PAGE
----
With New York’s Capital Region under Phase One of reopening, officials are busy preparing for the second round. But many unknowns remain.
On Wednesday the Capital Region entered Phase One of reopening after Governor Andrew Cuomo’s PAUSE order was lifted. Construction, manufacturing, and agriculture were among the sectors allowed to reopen, while taking necessary precautions to prevent further spread of COVID-19.
On a ZOOM call with local officials and business owners, Pete Bardunias of the Capital Region Chamber of Commerce said the state has issued appropriate guidance for the first phase, but the future remains unclear.
“Phase One guidelines are out there and businesses are complying. Phase Two, Three, Four, the information is just not there,” said Bardunias.
The Chamber, along with other economic development agencies, has collected reopening guidelines on its website.
Phase Two will begin two weeks after Phase One, depending on the prevalence of COVID-19. The second phase includes hair salons, but stylists are still unsure what restrictions will need to be in place.
Staci Massaro owns Platinum Studio, a hair salon in Clifton Park.
“I have a six chair salon in Clifton Park and a whole staff. So knowing ahead of time exactly if we’re going to be at 50 percent, or 25 percent so that we can get our schedules ready and just get…have a better idea to let everybody know what we can accommodate and what we can’t when Phase Two actually starts,” said Massaro.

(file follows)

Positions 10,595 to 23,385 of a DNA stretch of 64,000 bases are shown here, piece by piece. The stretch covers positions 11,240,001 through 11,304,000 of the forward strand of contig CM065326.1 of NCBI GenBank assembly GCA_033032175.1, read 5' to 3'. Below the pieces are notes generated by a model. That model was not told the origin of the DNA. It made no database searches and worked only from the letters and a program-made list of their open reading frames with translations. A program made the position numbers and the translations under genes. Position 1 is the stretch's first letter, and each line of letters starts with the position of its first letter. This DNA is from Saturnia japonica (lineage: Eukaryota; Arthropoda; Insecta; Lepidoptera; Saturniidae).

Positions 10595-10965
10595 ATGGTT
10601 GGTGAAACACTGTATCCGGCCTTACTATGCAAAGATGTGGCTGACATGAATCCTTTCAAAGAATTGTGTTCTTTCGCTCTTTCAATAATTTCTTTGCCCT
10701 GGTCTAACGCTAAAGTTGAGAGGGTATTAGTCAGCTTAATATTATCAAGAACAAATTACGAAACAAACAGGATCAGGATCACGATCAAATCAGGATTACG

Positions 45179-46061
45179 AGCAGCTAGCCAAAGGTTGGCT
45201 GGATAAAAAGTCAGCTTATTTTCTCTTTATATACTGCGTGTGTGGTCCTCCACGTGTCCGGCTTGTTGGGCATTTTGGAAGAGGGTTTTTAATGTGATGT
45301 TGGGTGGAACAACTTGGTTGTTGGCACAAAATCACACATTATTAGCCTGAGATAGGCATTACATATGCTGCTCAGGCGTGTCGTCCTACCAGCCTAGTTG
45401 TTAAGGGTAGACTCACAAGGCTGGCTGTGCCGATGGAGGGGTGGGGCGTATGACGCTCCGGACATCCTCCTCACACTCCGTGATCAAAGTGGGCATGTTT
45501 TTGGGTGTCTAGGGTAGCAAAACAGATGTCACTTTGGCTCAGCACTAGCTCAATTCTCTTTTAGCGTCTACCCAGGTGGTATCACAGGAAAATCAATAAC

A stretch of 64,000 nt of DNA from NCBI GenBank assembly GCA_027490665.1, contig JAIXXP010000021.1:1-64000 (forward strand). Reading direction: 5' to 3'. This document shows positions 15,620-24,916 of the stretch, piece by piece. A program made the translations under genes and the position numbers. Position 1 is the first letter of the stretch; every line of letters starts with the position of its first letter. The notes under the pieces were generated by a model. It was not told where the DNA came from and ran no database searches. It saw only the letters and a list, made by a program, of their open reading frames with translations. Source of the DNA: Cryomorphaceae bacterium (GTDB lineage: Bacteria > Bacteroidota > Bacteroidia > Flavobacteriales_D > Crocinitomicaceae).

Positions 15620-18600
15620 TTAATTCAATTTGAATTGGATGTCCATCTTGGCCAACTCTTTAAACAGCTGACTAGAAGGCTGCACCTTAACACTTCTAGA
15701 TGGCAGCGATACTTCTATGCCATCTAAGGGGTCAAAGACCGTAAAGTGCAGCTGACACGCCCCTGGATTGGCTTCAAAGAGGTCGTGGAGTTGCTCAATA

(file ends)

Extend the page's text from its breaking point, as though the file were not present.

Massaro said she believes her 1,500 square foot salon should provide adequate space for customers and staff to remain socially distanced.
But there’s also the question of PPE. Clifton Park town supervisor Phil Barrett says he anticipates there will be a rise in demand for protective equipment as more businesses open over the next several weeks.
“And then we’re going to get into the fall and we’re not sure what will occur at the point. So I think that the demand is going to be strong for a long period of time,” said Barrett.
To meet the expected demand, the town and the Clifton Park IDA have partnered to amass masks. Residents who need masks can email firstname.lastname@example.org for more information.
At the end of June, the Small Businesses Administration’s Paycheck Protection Program is scheduled to expire.
Right now, the eight-week loans can be forgiven if 75 percent is used for payroll, the remaining 25 percent for rent and utilities.
Steve Bulger, SBA Regional Administrator, said $100 billion in funding is still available in the second round of PPP loans. The program’s shaky beginnings included long waits and confusion among borrowers. But Bulger said he expects some changes to the program to take place, as members of Congress and the Treasury Department seek to make some adjustments.
“There are potentially going to be some changes to this program, sooner rather than later, in terms of the 75 percent amount or perhaps the eight weeks, we don’t know. But I would say stay tuned, there could be some changes coming in terms of the forgiveness piece,” said Bulger.